Sweden literally got darker: candles and gas were rationed and there was a constant lack of kerosene. Trains and trams reduced both their speed and departure frequency. Living costs were two-and-a-half times higher than in Sugar, coffee , bread, flour, milk, and even potatoes were rationed. There was a continuous shortage of potatoes, grain, fat, milk, cheese, eggs, and pork until early The authorities tried to solve the situation by encouraging substitutes and allotments, cultivating park areas for potatoes and turnips, and running communal pig and rabbit farms, black pudding industries, and kitchens serving 25, people a day.
In the contemporary press and in memoirs, wartime Stockholm is described as a besieged city, wherein people starved and despaired. But did the Swedes really starve during the First World War? Once the SAP was in power in , hunger protests decreased, despite the fact that the food situation was much worse than in From , the situation slowly normalized.
The Nationalizing Commission was finally dismantled in the summer of When peace came, people quickly reverted to old eating habits. The consumption of butter, bread, and potatoes increased by 40 percent compared with pre-war figures. Although it is difficult to measure the general health of Swedes during wartime, there was no increase in the endemic diseases related to poverty; rather, the opposite was true. Childhood diseases, diphtheria, tuberculosis, pneumonia, and gastritis all show a steadily decreasing curve during the war. The big exception was the influenza outbreak in Within a year, 34, people died — the highest mortality since In total, there were 37, reported influenza deaths in In all probability, the official figures were too low, as was the total number of sick reported ,, or 9 percent of the population.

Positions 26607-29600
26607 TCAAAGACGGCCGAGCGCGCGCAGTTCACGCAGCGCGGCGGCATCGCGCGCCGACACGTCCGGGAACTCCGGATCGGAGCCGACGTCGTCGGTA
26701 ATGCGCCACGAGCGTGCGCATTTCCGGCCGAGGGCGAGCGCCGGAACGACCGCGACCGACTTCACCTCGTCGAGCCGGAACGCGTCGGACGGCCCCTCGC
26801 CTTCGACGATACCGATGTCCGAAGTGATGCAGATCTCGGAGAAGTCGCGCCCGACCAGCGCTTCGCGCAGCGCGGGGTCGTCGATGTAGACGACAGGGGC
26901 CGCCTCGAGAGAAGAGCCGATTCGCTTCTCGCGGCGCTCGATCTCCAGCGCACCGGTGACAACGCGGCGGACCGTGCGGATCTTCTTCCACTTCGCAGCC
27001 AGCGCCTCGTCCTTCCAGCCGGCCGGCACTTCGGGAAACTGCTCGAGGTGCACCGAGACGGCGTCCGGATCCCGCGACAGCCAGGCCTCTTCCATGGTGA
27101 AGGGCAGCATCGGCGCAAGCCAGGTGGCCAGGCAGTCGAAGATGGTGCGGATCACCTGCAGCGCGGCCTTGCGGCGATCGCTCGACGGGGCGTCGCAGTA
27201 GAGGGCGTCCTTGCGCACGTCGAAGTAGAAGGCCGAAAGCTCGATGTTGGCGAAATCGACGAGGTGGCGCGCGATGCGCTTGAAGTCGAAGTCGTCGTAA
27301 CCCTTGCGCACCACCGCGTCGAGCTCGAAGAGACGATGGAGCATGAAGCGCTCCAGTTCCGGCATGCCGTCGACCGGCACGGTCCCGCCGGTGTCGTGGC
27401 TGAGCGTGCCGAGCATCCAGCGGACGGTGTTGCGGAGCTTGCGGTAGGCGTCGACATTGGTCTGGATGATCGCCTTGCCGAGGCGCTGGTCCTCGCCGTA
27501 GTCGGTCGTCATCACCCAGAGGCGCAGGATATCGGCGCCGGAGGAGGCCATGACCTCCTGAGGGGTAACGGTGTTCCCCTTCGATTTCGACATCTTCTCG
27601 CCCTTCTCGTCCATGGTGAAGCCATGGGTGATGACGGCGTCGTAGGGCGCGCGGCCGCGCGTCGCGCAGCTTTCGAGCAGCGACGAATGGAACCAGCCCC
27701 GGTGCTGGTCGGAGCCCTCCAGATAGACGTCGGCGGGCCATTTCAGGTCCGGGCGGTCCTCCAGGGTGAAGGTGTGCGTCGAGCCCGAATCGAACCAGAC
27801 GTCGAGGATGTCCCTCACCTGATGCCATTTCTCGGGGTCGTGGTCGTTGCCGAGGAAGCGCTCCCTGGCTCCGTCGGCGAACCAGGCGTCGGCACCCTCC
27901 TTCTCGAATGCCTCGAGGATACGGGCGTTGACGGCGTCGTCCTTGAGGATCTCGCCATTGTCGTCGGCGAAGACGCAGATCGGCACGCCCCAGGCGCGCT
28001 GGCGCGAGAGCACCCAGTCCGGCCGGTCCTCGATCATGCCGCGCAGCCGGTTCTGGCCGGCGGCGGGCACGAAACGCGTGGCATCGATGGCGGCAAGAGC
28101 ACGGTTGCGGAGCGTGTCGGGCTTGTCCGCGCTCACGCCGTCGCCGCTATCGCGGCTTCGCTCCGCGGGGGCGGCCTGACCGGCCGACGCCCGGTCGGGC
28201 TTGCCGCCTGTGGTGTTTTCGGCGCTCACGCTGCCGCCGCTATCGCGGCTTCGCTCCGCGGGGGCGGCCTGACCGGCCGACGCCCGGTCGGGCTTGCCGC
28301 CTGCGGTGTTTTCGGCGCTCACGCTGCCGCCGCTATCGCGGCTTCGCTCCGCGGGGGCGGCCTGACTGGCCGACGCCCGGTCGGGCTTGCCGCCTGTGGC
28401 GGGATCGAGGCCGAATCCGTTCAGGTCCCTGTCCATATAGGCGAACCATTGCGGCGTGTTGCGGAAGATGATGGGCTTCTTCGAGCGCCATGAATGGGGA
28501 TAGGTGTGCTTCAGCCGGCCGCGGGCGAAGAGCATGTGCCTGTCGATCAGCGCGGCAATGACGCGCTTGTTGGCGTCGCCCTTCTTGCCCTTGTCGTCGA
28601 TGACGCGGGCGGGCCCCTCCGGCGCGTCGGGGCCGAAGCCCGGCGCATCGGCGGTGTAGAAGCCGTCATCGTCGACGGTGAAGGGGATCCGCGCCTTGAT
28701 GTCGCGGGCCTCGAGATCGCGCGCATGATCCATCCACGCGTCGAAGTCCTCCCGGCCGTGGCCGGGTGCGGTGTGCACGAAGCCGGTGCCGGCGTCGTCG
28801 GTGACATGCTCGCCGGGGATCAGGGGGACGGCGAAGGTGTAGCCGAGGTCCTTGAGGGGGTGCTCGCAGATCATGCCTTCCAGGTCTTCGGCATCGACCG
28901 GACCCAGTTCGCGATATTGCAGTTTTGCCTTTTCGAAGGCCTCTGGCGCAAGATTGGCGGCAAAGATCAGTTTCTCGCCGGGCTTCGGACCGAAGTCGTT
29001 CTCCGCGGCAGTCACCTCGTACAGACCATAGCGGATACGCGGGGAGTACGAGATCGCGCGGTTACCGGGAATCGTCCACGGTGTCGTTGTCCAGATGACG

Due to its extensive range, the influenza created a social emergency as much as a medical one. Such is the situation!
Within a few weeks, so many conscripts had fallen ill that all planned military activities had to be cancelled. From an international perspective, the effects of the Swedish epidemic were no different than in the rest of Europe. Sweden had no significant advantage from remaining outside the war. To contemporaries, the pandemic was an integrated part of the conflict that did not discriminate between the belligerents and the neutrals. It has recently been argued that the dramatic year of saw the birth of modern Sweden, the equal welfare state.